The endowment set aside $80 million to renovate Baldwin Auditorium, West Union and Page Auditorium. Baldwin was completed last summer at $15 million. The major renovations planned for Page Auditorium were forced to take a backseat due to the growing expense of West Union, which turned into a $95 million project by itself. To cover the extra costs, Duke administrators have relied on philanthropy, and a gift of $10 million for West Union construction was announced this past year. The Page Auditorium renovations are, therefore, largely cosmetic—rolling in at a modest $5 million. Collectively, the three-part project has turned into a $115 million expense.

When completed, the West Union will host several meeting spaces, a pub and coffee bar. Students will also be able to eat Indian, Asian and Italian food, among other venues. It is set to be completed Spring 2016.

"In many ways the West Union project and all the work with Duke houses go hand-in-hand," Moneta said, referring to the housing model installed three years ago. "The last three years [spent] to create a house model and create communities that are adequately resourced—where independent students aren't second class to selective [student groups]—is complimented by a creation like West Union where communities can gather."

But as Hadley notes, "The rising seniors and rising juniors are the classes getting screwed."

"We are the classes getting the most construction and we are never going to see it. The university is also not offering any alternatives," she added.

Vice President of Facilities and Management John Noonan said that since he started working at Duke in 2005, there are 175-300 projects going on at any given time. What is unusual this year is the physical proximity of these projects, he added.

And there are more to come.

Workers will begin building a Health and Wellness Center March 2015 at the corner of Towerview Road and Union Drive next to Penn Pavilion. The Center was approved by the Board of Trustees and is expected to cost approximately $30 million.

Administrators are also in the works designing an Arts Building that will be built across from the Nasher Museum of Art. Estimated at $35 million, the building will host studio space for painting, sculpture and dance as well as classrooms. It is set to begin May 2015.

Almost all the projects are funded via philanthropy, Trask said. The Chapel renovations will be funded by central and school revenue streams, the parking garage on Science Drive will be funded by Duke Parking and Transportation; West Duke will be funded via emergency repairs and Edens Quad renovations set to begin May 2015 will come from Housing, Dining and Residence Life. The Charlotte-based Duke endowment funded most of the West Union, Page Auditorium and Baldwin Auditorium projects.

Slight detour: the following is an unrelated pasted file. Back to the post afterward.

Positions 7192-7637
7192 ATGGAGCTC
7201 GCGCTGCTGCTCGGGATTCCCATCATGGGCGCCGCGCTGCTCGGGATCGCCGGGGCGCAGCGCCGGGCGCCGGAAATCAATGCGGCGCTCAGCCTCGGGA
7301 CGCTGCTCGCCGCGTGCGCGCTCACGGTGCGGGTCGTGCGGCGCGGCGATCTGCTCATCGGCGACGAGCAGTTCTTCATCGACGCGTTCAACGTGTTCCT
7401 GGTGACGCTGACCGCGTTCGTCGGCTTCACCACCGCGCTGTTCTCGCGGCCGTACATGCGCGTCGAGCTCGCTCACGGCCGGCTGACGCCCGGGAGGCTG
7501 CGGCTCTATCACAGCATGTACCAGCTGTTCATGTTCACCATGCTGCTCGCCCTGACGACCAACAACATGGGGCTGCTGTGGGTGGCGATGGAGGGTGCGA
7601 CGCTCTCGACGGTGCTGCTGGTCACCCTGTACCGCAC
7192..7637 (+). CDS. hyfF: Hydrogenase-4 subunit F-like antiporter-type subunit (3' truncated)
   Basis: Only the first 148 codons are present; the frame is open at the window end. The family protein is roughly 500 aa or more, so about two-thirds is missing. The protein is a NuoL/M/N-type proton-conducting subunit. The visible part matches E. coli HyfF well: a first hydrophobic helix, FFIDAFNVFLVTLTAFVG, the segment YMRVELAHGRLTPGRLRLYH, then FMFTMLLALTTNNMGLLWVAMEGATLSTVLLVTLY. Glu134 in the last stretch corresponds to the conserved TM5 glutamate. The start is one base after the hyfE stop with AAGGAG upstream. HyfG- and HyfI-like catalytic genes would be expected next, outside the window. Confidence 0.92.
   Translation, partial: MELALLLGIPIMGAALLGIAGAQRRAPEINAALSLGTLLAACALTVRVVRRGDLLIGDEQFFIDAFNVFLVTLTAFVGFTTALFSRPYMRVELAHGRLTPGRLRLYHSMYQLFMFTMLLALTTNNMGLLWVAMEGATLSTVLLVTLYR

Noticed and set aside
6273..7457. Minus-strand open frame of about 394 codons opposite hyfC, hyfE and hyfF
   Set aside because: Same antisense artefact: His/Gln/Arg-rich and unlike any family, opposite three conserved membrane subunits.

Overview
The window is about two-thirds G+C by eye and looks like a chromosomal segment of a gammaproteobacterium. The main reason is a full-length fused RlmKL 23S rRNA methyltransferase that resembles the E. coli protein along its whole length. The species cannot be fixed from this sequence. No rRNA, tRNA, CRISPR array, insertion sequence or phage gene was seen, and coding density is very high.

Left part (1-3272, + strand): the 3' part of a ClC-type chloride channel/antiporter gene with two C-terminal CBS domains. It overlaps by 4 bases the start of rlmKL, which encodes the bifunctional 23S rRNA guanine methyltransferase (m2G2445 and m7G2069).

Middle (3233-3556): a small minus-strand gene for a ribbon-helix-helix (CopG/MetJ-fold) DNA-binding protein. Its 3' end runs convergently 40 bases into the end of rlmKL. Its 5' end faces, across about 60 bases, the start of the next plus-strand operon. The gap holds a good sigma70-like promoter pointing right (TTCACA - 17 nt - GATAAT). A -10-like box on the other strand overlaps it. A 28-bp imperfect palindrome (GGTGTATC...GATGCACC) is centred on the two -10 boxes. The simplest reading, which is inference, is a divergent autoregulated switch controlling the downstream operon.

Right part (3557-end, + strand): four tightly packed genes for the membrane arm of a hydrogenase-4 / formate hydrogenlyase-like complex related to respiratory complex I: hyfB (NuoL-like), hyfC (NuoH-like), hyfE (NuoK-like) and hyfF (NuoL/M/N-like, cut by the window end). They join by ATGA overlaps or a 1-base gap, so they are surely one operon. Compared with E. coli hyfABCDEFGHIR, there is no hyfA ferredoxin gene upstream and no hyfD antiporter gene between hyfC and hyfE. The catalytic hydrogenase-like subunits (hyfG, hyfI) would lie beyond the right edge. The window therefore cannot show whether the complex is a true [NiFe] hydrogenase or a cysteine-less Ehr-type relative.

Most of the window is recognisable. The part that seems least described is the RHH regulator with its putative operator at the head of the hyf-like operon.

"I feel this isn’t the first time the University has neglected the students' opinions on something that affects students' lives."—Emily Hadley, Trinity '15

Construction at Duke is hardly contained to academic and residence life. Thanks to funding from the Duke Forward campaign, the University has been steeped in a number of athletics-based facilities projects during the past two years. The largest of these projects is renovations to Wallace Wade Stadium, which will take place following each of the next two football seasons.

The first phase of renovations, which is due to begin directly after the last home game of the 2014 season, will involve removing the track surrounding the field, lowering the field and demolishing walls surrounding the track to add four rows of seat. This phase of construction will cost $6 million and will be completed by August 2015, Trask said.

The more costly phase of Wallace Wade's renovation will begin in April 2015, which will involve the construction of a new media tower in place of the current Finch-Yeager Building. Trask said that he and Athletic Director Kevin White have yet to finalize a design for the project—original designs were appraised at $50 million, and the group's goal is to spend $40 million on the project.

Trask noted that the 50-foot frontal addition to Cameron Indoor Stadium, which is due to begin construction in May 2016, is priced at $15 million and is projected for an August 2017 completion.

Other athletics facilities projects include the construction of brand new grass and turf practice fields, which opened in December 2013, the new Williams Track and Field Complex, which will open in February 2015 and Scott Pavilion, which will house a new ticket office, team store and office space for the athletic department.

As it stands now, construction will only continue to progress for the next two academic years. For future generations of Duke students, the campus will become a hub of activity. But for now, students can only hope to find more shortcuts to get to class.

"There are very few students for whom this is a positive part of their Duke experience," Hadley said. "We recognize that Duke needs to expand and grow, but I feel this isn’t the first time the University has neglected the students' opinions on something that affects students' lives."